Portland’s planners spent almost half a year trying to get a handle on the ballooning number of short-term rentals available in the city, but as they deal with an ever-expanding number of listings, new rules don’t seem to be having the desired effect.

With less than a month before a Jan. 1 deadline, fewer than a quarter of short-term rental units in Portland have registered with the city and paid required fees.

The popular home-sharing website Airbnb alone says it has 950 active listings in Portland – a 50 percent increase from 2016 – and similar sites like Homeaway and VRBO also have listings in the city.

But only 218 short-term rental units were registered as of Nov. 30, according to city records. “We are pleased with how many we have got so far, (but) we expected more to come in,” said Michael Russell, Portland’s director of permitting and inspections. Operators who fail to register on time can be fined $100 a day, although the city only uses penalties as a last option, Russell said. So far, the city has received $20,000 in fees.

“We are certainly hoping this is the first wave that is coming in. We would like people to come forward and register sooner instead of us having to find them afterward,” he said.

Under regulations passed by the City Council in April, anyone renting housing for fewer than 30 days has to pay annual fees and register with the city. Yearly fees start at $100, and people who register multiple units pay extra fees for each one.

The rules only allow 300 city units that are not occupied by their owners, and prohibits rentals in single-family homes that are not the owner’s primary residence.

According to city records, 152 people have registered short-term rental units with the city. Of those, 67 hosts registered 98 non-owner-occupied units, nearly a third of the annual capped amount.

City staff intend to send at least one more notification to operators reminding them of the upcoming deadline, Russell said. The city is finalizing a contract with a company to monitor home-sharing sites and compliance with the new rules, Russell added.

“If we had to track down people, it would be a lengthy process for us,” he said. “We hope people would do the right thing and come in and register.”

SLOW RESPONSE

Portland pursued short-term rental regulations last year, amid concerns that services like Airbnb took housing options away from local residents and altered the character of neighborhoods.

Lars Whelan, who rents three units in his Noyes Street apartment building on Airbnb, said his registration went smoothly and he can’t explain why other operators aren’t signing up, especially since he was notified multiple times about the new rules. Whelan is a member of Share Portland, a group of short-term rental operators organized during the rule-making process.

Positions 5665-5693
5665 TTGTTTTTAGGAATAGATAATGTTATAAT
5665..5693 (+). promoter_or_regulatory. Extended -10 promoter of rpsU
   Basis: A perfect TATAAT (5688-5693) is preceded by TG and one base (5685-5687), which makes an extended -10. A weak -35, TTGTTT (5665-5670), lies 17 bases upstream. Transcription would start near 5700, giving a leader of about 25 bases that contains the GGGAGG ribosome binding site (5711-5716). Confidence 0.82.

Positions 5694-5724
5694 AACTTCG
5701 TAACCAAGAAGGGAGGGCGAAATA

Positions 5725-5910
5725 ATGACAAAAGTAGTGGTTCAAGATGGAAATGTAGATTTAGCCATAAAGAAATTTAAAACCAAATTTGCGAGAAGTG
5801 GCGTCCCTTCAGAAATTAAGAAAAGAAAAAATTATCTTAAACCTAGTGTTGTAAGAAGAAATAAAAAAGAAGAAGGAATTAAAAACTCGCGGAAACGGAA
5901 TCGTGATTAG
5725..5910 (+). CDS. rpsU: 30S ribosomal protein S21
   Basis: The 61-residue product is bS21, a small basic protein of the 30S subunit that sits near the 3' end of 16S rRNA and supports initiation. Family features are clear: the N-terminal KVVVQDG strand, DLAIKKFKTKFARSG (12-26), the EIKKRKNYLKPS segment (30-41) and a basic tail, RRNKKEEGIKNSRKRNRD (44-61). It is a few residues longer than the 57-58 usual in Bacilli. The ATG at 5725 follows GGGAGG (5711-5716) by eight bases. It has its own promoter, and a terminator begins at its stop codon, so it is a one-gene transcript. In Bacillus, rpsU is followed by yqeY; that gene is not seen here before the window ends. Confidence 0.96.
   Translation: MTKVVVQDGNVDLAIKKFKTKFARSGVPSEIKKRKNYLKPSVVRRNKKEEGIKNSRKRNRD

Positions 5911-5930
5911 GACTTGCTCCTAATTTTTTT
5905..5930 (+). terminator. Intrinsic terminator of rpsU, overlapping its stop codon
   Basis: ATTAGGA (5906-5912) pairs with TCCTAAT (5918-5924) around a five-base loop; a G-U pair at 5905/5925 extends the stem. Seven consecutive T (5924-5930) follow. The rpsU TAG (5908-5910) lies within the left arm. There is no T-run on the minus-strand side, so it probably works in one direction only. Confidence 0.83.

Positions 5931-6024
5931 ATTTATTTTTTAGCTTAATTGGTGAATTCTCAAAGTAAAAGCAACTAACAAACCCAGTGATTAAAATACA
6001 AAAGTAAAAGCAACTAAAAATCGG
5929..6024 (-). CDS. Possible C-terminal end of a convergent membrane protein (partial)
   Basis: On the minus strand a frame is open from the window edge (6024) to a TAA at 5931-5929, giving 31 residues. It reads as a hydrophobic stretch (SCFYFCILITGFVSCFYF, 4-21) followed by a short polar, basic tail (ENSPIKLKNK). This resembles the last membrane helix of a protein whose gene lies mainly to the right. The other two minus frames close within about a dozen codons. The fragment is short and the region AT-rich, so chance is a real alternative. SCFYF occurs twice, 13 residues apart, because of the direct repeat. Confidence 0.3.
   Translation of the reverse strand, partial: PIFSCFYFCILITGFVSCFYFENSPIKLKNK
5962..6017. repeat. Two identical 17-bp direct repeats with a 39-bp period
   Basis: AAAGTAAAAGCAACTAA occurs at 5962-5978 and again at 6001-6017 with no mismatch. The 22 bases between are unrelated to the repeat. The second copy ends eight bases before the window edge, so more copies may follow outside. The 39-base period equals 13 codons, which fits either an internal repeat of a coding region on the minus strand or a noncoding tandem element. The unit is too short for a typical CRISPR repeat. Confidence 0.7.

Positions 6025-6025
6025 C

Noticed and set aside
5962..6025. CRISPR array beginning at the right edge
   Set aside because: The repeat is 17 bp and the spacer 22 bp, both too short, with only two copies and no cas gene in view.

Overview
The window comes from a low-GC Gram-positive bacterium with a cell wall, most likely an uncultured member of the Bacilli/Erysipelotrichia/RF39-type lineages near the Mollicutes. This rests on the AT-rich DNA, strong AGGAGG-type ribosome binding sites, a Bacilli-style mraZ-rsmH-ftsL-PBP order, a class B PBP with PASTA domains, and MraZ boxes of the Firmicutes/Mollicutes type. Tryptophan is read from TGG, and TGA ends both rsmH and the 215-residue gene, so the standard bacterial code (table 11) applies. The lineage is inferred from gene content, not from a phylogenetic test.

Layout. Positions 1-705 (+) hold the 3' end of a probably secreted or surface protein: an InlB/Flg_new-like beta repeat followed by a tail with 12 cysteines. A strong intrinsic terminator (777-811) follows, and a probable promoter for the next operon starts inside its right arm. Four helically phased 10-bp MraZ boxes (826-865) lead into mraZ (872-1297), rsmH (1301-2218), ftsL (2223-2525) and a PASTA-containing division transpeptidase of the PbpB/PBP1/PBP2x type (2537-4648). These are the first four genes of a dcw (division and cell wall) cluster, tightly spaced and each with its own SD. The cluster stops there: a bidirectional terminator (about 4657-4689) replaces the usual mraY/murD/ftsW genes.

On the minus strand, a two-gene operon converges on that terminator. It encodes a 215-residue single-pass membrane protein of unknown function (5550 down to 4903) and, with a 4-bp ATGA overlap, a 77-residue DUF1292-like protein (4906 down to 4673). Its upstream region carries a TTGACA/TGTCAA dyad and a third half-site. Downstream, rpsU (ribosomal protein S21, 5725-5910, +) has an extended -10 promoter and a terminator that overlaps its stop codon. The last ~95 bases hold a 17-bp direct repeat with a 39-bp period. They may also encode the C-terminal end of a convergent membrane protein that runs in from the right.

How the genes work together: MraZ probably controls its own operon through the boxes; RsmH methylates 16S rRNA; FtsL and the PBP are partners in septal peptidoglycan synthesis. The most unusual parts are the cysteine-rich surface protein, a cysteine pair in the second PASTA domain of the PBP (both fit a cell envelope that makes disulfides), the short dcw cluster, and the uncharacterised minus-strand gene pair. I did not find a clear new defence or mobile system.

“I get lots of notice from the city, I get emails, texts, mail,” Whelan said. “I have no idea where the shortfall came from.”

Bookings have been slower recently compared to previous years, he said, which could be a result of extra competition from new listings. Whelan started renting on Airbnb in 2012.

“It used to be in the first couple of years you rented out all the time; now it is three to four times a month,” Whelan said. “It has been the slowest fall since I started doing it.”

Andrew L. Kalloch, a public policy specialist for Airbnb, said Portland’s regulations balance neighborhood concerns with residents who want to earn extra money with a home-share. The rules have been used as a model for other cities, Kalloch said. Listings in Portland grew 50 percent in 2017 and approximately 72,500 inbound guests stayed at Airbnb units in the city, according to the company. A typical host rented for 32 nights a year and earned $6,800 in supplemental income.

“What we see is that reasonable regulation can foster growth, and we hope it continues into 2018,” Kalloch said.

Entire house or apartment rentals account for about 70 percent of Airbnb listings in Portland, according to the company. Airbnb does not have data on rental prices it can share, Kalloch said, but the average nightly rate on the Portland peninsula last week was $143, according to a search of Airbnb’s website.

Airbnb instructs owners of the regulations and registration obligations in their cities when they join the service, but it isn’t responsible for ensuring compliance.

“The onus ultimately falls on the city to make sure people comply; we are not the enforcement entity here,” Kalloch said.

The number of Airbnb rentals statewide doubled in 2016, and Maine hosts earned $26 million, according to the company.

Ralph Baldwin, another member of Share Portland, suspects the registration cost and paperwork might dissuade some short-term hosts from listing units, and could limit future growth of short-term rentals. Baldwin doesn’t own any properties but hosts three Airbnb apartments in partnership with their owners.

“It is possible some people have decided, ‘We are not making as much money as we thought; now we have to get a number and register and all that and we just don’t want to bother,’ ” Baldwin said.